then not they are mildly impressed with the thoroughness.
Many passengers get
off just as much as I do on being able to hop in a plane in Tampa, and
popping across to the middle of the state for breakfast in Sebring, then
being back in Tampa by 9:30 or 10:00 am.. They feel the thrill of coming
in for an island landing over water and industrial docks, etc., or in
spotting a tiny strip in the middle of hundreds of acres of orange groves
and dropping in for a picnic under the Oaks in Wauchula, popping down
to Key West for a day of shopping and being back by dinner. These are
things I can share with them that change their very perceptions of small
While it’s true
that the beach may look pretty from ground level, it never looks as good
as it does from 700’ up on a perfectly clear day. On one trip from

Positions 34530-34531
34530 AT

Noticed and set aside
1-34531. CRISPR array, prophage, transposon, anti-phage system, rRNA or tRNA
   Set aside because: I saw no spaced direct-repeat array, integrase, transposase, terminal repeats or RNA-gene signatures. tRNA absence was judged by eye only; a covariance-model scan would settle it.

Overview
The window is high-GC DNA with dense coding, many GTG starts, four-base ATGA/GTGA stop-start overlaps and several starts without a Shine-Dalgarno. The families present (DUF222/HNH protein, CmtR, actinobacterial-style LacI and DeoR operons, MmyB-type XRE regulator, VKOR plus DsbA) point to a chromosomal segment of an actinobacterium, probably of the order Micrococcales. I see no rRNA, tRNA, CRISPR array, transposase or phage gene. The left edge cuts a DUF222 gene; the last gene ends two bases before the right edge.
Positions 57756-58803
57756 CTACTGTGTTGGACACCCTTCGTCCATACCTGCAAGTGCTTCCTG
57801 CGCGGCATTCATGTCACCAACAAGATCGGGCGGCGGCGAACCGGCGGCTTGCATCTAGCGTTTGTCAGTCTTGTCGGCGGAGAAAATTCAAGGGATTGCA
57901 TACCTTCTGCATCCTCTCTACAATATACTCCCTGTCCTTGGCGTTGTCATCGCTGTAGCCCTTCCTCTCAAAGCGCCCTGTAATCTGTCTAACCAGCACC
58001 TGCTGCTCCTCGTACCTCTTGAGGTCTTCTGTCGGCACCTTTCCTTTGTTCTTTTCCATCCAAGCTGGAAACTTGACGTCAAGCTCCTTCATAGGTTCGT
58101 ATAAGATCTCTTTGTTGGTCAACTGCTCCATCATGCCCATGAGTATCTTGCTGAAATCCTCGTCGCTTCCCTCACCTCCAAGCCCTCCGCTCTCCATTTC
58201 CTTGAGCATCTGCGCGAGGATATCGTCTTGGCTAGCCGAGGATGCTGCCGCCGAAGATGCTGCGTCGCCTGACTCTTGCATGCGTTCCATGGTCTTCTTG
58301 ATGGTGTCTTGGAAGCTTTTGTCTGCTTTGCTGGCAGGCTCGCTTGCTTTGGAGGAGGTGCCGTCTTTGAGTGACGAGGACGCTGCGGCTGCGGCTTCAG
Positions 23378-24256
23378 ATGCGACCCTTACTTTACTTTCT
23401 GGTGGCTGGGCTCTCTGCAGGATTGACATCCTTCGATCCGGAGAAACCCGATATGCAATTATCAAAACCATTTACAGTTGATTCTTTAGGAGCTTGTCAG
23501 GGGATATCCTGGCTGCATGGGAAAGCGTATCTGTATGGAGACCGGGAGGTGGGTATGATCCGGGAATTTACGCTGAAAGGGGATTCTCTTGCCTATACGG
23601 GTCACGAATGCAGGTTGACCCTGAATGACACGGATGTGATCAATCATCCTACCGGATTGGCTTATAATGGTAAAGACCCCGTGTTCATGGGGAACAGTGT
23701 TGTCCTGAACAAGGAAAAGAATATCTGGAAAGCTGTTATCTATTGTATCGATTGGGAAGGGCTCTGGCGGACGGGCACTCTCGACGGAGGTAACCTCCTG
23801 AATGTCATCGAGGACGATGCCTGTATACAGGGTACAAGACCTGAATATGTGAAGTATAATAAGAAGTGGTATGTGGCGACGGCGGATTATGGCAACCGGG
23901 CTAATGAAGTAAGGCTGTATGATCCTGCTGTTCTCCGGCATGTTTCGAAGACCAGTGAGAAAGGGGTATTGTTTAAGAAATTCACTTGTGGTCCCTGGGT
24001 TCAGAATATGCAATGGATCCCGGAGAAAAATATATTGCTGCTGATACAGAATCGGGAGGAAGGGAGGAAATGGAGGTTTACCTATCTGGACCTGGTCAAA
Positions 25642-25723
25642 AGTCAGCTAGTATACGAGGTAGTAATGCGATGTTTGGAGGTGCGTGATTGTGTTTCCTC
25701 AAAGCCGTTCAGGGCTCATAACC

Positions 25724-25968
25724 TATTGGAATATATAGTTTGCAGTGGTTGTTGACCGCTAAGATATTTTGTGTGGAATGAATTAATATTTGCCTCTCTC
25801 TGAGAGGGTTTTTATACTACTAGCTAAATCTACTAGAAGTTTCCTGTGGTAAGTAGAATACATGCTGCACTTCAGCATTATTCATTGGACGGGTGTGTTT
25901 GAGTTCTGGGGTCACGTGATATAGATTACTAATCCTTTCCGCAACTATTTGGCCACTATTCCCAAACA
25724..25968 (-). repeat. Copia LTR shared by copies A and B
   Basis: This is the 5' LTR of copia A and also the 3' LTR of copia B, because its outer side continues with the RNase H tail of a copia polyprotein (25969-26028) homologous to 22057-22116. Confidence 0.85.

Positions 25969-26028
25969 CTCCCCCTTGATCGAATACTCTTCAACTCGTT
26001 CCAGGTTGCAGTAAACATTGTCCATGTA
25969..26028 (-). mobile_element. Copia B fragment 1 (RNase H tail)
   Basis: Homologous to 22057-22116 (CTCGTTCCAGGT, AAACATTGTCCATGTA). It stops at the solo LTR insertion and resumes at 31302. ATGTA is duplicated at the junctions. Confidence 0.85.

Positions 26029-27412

Venice to Peter O’ Knight in Tampa, I saw sharks, dolphin, manatee
and schools of tarpon all in the span of two hours!
On a more sober note,
it was GA aircraft and UBP’s who flew in the first medical supplies
to the hurricane victims during Florida’s most active hurricane
season in 2004, and UBP’s who documented the terrible devastation
in the Punta Gorda area and over Lake Wales. GA airstrips were utilized
by National Guardsmen (who were often UBP’s themselves) in Alabama,
Mississippi and Louisiana, too. GA pilots perform searches for lost people
and livestock, and provide many other valuable services for which they
are rarely recognized. But that’s OK too, because we don’t
do it for that. We do it for the love of all that is General Aviation,
and we are all Urban Bush Pilots at heart.
The next time someone
you know who flies regularly to cool destinations, and is passionate about
General Aviation offers to take you aloft, take them up on the offer and
see what all the fuss is about. You may just get the bug to get a pilot’s
And if that happens,
then your pilot will have accomplished the highest calling any UBP can
possibly hope for, and inspired your interest in GA flying. Your success
and enthusiasm is the highest honor and compliment you could ever bestow
Don’t just dream